While Gracie’s argument is less far-reaching than Winfrey’s – and certainly less engaged with questions of visibility and representation – it makes a crucial point about the difference between parity for some and equality for all. Yes, Gracie may be speaking out on her own behalf, but she is painfully aware of the cost of this and clearly conscious of being more able to bear it than others.

It’s been noted time and again that feminism does not represent all women unless it includes all women. It is not enough to have some women in positions of power; we also need to think about what they do with it. Admittedly, this argument is sometimes used to denigrate the idea that we need powerful women at all (why bother, when you could end up with another Margaret Thatcher or Theresa May?).

I don’t buy this particular line. There’s no equality in expecting women to be morally superior to men. However, we absolutely need there to be a clear, solid link between  the centre-stage rhetoric of women such as Winfrey and Gracie, and the day-to-day challenges most women face.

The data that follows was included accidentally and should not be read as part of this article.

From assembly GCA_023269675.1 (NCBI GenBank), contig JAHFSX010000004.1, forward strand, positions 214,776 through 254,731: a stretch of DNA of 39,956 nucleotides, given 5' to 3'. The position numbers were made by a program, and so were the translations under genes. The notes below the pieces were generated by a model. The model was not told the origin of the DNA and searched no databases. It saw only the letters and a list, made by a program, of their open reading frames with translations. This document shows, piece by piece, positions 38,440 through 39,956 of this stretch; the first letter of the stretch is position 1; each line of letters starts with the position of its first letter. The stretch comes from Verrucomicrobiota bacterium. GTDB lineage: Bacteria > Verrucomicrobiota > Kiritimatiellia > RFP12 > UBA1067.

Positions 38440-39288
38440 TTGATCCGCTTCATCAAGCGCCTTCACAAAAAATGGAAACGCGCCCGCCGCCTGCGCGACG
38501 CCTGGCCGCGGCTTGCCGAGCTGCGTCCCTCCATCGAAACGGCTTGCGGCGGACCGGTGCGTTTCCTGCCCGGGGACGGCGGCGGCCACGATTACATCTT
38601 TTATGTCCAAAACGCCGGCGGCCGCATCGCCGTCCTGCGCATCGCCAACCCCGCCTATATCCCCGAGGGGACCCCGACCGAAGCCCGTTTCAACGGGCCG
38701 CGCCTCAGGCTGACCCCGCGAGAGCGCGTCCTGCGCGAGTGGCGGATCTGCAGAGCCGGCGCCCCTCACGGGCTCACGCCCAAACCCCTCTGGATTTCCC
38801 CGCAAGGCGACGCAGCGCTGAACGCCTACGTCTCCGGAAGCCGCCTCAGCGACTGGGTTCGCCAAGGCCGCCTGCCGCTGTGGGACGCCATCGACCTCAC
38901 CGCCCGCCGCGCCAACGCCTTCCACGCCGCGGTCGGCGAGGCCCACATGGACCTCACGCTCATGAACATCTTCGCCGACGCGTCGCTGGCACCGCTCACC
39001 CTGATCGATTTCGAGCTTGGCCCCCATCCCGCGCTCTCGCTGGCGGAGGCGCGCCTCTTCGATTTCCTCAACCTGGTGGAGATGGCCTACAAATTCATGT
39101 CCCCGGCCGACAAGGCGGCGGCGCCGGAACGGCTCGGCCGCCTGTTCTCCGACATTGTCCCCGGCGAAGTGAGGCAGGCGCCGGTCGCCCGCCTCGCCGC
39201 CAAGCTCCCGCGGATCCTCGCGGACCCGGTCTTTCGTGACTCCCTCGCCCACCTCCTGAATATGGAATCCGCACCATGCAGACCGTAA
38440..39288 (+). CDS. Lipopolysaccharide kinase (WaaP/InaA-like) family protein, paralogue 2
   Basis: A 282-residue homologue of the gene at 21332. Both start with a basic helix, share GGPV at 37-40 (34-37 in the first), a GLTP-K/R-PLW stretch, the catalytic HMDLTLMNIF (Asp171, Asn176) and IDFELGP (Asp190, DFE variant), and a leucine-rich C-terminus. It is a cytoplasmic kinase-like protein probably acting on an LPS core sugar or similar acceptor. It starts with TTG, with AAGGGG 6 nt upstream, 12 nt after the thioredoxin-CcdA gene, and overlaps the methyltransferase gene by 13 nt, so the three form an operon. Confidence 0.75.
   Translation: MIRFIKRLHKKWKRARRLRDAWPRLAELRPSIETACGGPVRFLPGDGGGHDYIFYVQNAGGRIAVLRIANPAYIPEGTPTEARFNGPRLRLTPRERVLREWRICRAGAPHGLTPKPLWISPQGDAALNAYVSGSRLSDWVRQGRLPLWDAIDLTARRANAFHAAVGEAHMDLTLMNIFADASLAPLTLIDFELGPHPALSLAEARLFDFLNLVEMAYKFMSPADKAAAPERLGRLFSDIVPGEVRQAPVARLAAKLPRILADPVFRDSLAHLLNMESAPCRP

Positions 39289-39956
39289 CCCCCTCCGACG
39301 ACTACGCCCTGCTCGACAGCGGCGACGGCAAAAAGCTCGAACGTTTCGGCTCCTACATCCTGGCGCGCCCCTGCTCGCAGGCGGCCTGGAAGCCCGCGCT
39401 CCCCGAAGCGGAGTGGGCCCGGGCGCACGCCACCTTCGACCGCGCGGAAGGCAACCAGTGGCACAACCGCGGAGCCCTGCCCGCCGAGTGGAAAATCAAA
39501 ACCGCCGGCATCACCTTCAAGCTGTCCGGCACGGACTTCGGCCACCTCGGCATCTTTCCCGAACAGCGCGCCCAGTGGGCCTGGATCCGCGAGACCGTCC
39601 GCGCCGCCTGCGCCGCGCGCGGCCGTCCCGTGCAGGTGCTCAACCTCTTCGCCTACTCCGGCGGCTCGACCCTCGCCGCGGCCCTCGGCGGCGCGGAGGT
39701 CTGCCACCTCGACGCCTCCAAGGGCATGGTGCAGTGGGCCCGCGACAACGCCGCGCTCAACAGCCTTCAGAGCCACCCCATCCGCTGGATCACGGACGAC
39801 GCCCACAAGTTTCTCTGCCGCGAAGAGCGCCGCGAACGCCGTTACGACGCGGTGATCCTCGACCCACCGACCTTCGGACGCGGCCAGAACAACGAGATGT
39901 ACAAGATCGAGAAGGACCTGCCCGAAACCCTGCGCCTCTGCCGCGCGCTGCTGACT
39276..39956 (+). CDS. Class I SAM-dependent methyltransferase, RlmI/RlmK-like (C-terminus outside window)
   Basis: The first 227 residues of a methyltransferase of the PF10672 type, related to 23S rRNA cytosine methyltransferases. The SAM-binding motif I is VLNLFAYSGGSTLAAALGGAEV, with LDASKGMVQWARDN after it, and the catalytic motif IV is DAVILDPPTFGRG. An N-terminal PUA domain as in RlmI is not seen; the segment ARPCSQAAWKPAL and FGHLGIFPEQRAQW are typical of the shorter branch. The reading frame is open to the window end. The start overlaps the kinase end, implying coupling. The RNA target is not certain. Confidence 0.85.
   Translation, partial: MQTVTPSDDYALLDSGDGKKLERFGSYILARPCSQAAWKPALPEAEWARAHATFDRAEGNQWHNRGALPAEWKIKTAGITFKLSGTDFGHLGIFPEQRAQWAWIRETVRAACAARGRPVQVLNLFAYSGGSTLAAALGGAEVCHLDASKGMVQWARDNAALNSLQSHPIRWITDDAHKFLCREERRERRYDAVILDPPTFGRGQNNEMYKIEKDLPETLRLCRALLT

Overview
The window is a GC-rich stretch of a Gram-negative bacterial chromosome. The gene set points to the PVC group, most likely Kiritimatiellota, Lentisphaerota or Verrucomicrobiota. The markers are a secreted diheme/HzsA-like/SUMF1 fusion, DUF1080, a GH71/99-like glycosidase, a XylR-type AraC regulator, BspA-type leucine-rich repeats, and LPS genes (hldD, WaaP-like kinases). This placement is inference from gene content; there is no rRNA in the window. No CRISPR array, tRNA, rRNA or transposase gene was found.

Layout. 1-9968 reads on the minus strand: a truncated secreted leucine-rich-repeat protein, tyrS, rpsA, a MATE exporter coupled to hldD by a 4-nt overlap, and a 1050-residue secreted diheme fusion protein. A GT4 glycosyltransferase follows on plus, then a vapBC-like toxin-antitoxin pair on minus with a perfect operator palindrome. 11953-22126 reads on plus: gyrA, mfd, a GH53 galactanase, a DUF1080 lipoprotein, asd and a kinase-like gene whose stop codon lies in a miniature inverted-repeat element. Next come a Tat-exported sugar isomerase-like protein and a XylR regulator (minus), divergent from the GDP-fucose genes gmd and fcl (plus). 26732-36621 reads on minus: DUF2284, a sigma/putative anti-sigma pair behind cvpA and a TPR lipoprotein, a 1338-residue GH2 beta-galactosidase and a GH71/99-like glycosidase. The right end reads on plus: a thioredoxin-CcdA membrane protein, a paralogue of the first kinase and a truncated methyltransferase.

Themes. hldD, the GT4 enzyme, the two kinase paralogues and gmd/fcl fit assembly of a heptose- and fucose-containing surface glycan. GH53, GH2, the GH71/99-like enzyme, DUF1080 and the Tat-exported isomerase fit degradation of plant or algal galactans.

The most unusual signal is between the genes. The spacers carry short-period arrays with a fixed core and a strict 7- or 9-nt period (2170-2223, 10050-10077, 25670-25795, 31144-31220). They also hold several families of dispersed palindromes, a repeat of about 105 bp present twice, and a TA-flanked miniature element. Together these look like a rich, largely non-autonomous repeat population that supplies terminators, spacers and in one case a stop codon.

In a recent piece for the New York Times, Susan Faludi discusses the problem of “harnessing the pure politics of personal outrage to the impure politics of society building”. Here, she differentiates between defeating the patriarch – the Harvey Weinstein of the day – and taking on the patriarchy itself:

“It’s easier to mobilise against a demon, as every military propagandist — and populist demagogue — knows. It’s harder, and less electrifying, to forge the terms of peace. Declaring war is thrilling. Nation building isn’t.”

It’s one thing to talk about BBC boardrooms and casting couches; another to talk about domestic chores, unpaid care work, male violence, Universal Credit, pregnancy discrimination, arbitrary distinctions between public and private economic concerns, all the little things Marilyn French captured as the “shit and string beans” side of female disempowerment. Right now, while there is momentum on both sides of the Atlantic, we need to be willing to get our hands dirty.

And as a figurehead for that, I can think of few women more suitable than Oprah Winfrey. A woman who’s had more than enough personal tragedy to offer up to those hungry for tales of “real” distress, she’s also been unafraid to deal with the less showy, more mundane side of female experience: diets, relationships, motherhood, friendships, women as human beings, not just bearers of pain. It’s all very well to bring the audience to tears, but there’s also work to be done in the aftermath.

Bring on the nation of cheesecake-eating housewives, I say. We’ve waited long enough. 

Glosswitch is a feminist mother of three who works in publishing.